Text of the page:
Not SuperMom… and Definitely NOT Perfect

(an adaption of my column originally printed as the first page of a school newsletter from several years back)

… I told you I’d take this space to write what I thought we needed to hear…what I needed to hear. This time, I thought maybe that might be an introduction of myself. Who is this former PTA president anyway?

Some things you may already know: mother of 5, my youngest in 5th grade, my oldest a sophomore in college, wife of 21 years, hold a degree in K- 9th grade teaching, enjoy reading, love to write, love to sing, addicted to Diet Coke. Some things you might not have known: taught in Africa before I got married, twirled a rifle in high school, born and raised in North Carolina, hide my southern accent because people used to listen to how I said it more than what I said. But after all that, I think sometimes people have little idea who Elizabeth Daghfal really is. A few weeks ago, a newspaper reporter wrote a very nice article on healthy eating, asking if she could photograph my family for it. The day the article came out, quite a few commented on it, suggesting a new title: “SuperMom.”

Now, that is not me! Every now and again, a mistake of mine comes to light. Someone sees it and says, “I’m glad to see you make mistakes. Makes you one of us.”

Oh, if you only knew. While I struggle with personal perfectionism, I am far from perfect. Most days, my car is a mess; currently there are popcorn kernels all over the floor. My house? Well, let’s just say we had some work to do before that photographer came in. I hate to waste time sleeping but have a hard time getting out of bed in the morning. Have such an addictive personality that in college I ate pounds of carrots a day ’til I turned orange. Frequently earn “Mother-of-the-Year” awards, like the time I forgot to come to my daughter’s play—she had the lead. Or the time I didn’t realize one of my kids hadn’t gone to school. Found her still asleep in bed—at 11:08. In my defense, I was horribly sick and just wanted to go back to bed myself. But how about today, when I drove all the way to piano lessons and then realized I hadn’t brought the child that needed to go?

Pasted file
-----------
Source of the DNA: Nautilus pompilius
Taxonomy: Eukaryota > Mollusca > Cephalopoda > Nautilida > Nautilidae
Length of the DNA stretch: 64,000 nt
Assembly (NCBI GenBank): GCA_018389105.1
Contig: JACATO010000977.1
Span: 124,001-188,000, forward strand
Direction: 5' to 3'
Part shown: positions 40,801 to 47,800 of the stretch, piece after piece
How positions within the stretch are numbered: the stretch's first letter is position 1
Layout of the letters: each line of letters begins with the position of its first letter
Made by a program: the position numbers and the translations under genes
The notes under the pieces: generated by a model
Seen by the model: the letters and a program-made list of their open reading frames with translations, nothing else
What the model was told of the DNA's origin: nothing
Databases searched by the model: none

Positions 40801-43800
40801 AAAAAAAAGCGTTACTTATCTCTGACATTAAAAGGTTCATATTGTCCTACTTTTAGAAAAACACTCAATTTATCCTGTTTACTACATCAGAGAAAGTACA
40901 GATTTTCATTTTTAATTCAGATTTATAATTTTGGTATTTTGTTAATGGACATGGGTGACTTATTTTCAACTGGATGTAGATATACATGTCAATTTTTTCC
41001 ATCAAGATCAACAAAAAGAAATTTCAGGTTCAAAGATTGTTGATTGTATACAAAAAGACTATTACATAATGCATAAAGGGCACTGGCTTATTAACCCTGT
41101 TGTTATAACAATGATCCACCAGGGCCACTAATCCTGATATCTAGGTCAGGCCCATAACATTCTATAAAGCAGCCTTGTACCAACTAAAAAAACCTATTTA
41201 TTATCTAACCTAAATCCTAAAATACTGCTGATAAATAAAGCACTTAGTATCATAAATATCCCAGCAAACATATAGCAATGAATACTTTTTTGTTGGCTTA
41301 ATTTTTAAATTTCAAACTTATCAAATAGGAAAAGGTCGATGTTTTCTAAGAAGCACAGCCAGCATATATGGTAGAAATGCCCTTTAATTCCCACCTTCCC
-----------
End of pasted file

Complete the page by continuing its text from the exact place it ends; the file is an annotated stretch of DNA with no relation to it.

I’m blessed with good kids, but they aren’t perfect either—I have the two-foot-in-diameter rainbow stain to prove it, made with 40oz of acrylic paint in red, blue, green, yellow, and white. (Poured out on brand-new carpet, not 6 months after we moved in. Still not sure what my preschooler was trying to do—practicing for Reflections?) I know what it’s like to get that call from the teacher, asking me to come in and talk about my child’s choices for that day.  My hope? That my children will grow up to be loving, caring individuals who serve God and others—sometimes, in spite of me. Yes, I get angry, and there have been times when I think my kids have prayed I’d get laryngitis.

Getting up to talk in front of people can send me into panicked  “butterflies” while my face and neck turn a scary shade of purple; I’ve had to reassure the audience that I won’t combust. My friends have been known to hand me a full-box of kleenexes—and then ask if one box will be enough. Few people understand when I’m telling a joke, prompting me to tell my family, “Face it. Our family is just not funny.”  I struggle with shyness and confidence. And our patient newsletter editor will tell you that I’m frequently late on getting my article in—including this time.

So, see? I’m not SuperMom. And definitely NOT perfect. Just human. Some days, way too much so. Sound familiar? I try hard to be kind, to be patient, to reach out to help where I can, to find help when I can’t. But frequently, I miss the mark. Run out of time. Run out of gas. And that’s okay.

That is what I need to hear today…That It’s okay! I can’t be perfect; none of us are. None of us can do it all. None of us can be it all. Especially not me. I am here to serve. I am NOT here to show you how it’s done. Because sometimes, I don’t know myself.

So keep aiming to be kind, to help, to be our best. But I hope we’ll give each other a break—and give ourselves one while we’re at it. Because there are no SuperMoms. Or Dads. Just us.

Phew! Feels good to get rid of that cape. Gets kind of heavy!

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